Azure FAQ: How to Use .NET 4.5 with Windows Azure Cloud Services?

Microsoft released version 4.5 of its popular .NET Framework in August 2012. This framework can be installed independently on any compatible machine (check out the .NET FrameworkThe Azure FAQ Deployment Guide for Administrators) and (for developers) come along with Visual Studio 2012.

Windows Azure Web Sites also support .NET 4.5, but what is the easiest way to deploy a .NET 4.5 application to Windows Azure as a Cloud Service? This post shows how easy this is.

Assumption

This post assumes you have updated to the most recent Windows Azure Tools for Visual Studio and the latest SDK for .NET.

For any update to a new operating system or new SDK, consult the Windows Azure Guest OS Releases and SDK Compatibility Matrix to understand which versions of operating systems and Azure SDKs are intended to work together.

You can do this with the Web Platform Installer by installing Windows Azure SDK for .NET (VS 2012) – Latest (best option) – or directly here (2nd option since this link will become out-of-date eventually).

Also pay close attention to the release notes, and don’t forget to Right-Click on your Cloud Service, hit Properties, and take advantage of some of the tooling support for the upgrade:

UpgradeFall2012

Creating New ASP.NET Web Role for .NET 4.5

Assuming you have up-to-date bits, a File | New from Visual Studio 2012 will look something like this:

image

Select a Cloud project template, and (the only current choice) a Windows Azure Cloud Service, and be sure to specify .NET Framework 4.5. Then proceed as normal.

Updating Existing ASP.NET Web Role for .NET 4.5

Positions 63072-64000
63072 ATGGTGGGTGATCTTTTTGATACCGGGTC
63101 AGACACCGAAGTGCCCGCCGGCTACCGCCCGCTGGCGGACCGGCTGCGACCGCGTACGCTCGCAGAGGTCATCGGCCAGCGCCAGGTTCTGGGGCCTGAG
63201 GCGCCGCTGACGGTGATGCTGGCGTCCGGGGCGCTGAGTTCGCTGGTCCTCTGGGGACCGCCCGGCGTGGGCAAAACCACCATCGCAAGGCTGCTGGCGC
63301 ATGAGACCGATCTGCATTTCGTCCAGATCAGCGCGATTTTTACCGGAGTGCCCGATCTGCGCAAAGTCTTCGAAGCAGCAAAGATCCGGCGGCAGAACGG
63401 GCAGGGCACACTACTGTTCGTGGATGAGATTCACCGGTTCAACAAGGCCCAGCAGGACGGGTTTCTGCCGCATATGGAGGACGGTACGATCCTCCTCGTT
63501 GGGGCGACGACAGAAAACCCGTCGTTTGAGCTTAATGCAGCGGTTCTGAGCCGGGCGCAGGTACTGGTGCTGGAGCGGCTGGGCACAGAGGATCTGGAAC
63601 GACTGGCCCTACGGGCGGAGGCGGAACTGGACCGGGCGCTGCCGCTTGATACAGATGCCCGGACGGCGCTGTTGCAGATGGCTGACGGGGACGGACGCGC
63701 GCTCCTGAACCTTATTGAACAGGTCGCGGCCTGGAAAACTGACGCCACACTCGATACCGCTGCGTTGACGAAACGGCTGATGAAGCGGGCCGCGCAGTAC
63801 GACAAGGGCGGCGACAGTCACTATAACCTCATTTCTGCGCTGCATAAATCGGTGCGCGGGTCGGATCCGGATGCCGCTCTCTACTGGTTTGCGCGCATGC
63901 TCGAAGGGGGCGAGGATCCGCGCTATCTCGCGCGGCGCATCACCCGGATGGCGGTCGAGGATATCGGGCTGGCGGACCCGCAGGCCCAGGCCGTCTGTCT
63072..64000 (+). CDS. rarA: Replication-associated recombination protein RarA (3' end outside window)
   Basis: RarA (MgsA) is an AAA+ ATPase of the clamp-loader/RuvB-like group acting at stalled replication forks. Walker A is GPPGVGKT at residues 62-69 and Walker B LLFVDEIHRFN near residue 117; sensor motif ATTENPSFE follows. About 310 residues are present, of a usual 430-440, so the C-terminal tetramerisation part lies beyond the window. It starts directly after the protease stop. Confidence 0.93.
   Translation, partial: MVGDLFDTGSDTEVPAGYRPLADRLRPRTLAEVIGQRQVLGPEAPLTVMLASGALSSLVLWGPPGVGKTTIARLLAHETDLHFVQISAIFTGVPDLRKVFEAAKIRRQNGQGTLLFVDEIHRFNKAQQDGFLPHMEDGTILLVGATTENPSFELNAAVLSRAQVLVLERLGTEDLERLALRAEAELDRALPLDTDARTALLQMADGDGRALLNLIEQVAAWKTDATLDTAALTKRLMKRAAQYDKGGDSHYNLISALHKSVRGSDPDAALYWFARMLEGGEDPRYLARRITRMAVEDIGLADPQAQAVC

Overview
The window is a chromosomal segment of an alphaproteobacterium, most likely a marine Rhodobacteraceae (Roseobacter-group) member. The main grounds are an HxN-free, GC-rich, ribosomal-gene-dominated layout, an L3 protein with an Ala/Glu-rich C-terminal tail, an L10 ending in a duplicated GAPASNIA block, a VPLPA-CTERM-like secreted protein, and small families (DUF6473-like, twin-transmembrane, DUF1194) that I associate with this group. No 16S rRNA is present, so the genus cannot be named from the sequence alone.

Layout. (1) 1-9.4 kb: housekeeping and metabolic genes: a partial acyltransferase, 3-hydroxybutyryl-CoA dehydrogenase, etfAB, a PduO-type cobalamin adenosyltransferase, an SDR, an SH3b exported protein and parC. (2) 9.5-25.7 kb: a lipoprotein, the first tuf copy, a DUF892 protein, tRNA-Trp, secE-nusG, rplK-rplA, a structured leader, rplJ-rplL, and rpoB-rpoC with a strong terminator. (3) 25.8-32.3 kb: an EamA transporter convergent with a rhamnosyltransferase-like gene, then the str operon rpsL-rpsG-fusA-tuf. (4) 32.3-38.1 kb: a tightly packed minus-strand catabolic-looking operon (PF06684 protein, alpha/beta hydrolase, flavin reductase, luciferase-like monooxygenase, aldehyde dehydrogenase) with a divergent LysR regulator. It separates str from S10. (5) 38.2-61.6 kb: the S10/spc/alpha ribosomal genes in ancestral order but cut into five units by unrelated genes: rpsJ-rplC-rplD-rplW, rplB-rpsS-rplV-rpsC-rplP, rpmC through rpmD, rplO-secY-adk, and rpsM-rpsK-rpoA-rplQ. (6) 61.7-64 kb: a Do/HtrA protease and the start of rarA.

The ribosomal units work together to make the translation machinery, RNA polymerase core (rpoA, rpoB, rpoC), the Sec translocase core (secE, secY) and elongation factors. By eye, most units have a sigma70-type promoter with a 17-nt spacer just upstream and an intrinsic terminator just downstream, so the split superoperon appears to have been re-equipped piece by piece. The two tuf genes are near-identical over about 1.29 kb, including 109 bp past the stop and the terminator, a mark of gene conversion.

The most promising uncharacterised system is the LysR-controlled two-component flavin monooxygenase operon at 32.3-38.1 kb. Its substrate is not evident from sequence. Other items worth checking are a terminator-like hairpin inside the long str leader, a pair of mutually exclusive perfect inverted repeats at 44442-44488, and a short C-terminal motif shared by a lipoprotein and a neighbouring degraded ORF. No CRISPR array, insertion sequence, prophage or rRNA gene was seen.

If you wish to update an existing Web Role (or Worker Role), you need to make a couple of changes in your project.

First, update the Windows Azure Operating System version use Windows Server 2012. This is done by opening your Cloud project (pageofphotos in the screen shot) and opening ServiceConfiguration.Cloud.cscfg.

image

Change the osFamily setting to be “3” to indicate Windows Server 2012.

   osFamily=”3″

As of this writing. the other allowed values for osFamily are “1” and “2” to indicate Windows Server 2008 SP2 and Windows Server 2008 R2 (or R2 SP1) respectively. The up-to-date settings are here.

Now you are set for your operating system to include .NET 4.5, but none of your Visual Studio projects have yet been updated to take advantage of this. For each project that you intend to update to use .NET 4.5, you need to update the project settings accordingly.

image

First, select the project in the Solution Explorer, right-click on it, and choose Properties from the pop-up menu. That will display the screen shown. Now simply select .NET Framework 4.5 from the available list of Target framework options.

If you open an older solution with the newer Azure tools for Visual Studio, you might see a message something like the following. If that happens, just follow the instructions.

WindowAzureTools-dialog-NeedOct2012ToolsForDotNet45

That’s it!

Now when you deploy your Cloud Service to Windows Azure, your code can take advantage of .NET 4.5 features.

Troubleshooting

Be sure you get all the dependencies correct across projects. In one project I migrated, I realized the following came up because I had a mix of projects that needed to stay on .NET 4.0, but those aspects deployed to the Windows Azure Cloud could be on 4.5. If you don’t get this quite right, you may get a compiler warning like the following:

Warning  The referenced project ‘CapsConfig’ is targeting a higher framework version (4.5) than this project’s current target framework version (4.0). This may lead to build failures if types from assemblies outside this project’s target framework are used by any project in the dependency chain.    SomeOtherProjectThatReferencesThisProject

The warning text is self-explanatory: the solution is to not migrate that particular project to .NET 4.5 from .NET 4.0. In my case, I was trying to take advantage of the new WIF features, and this project did not have anything to do with Identity, so there was no problem.

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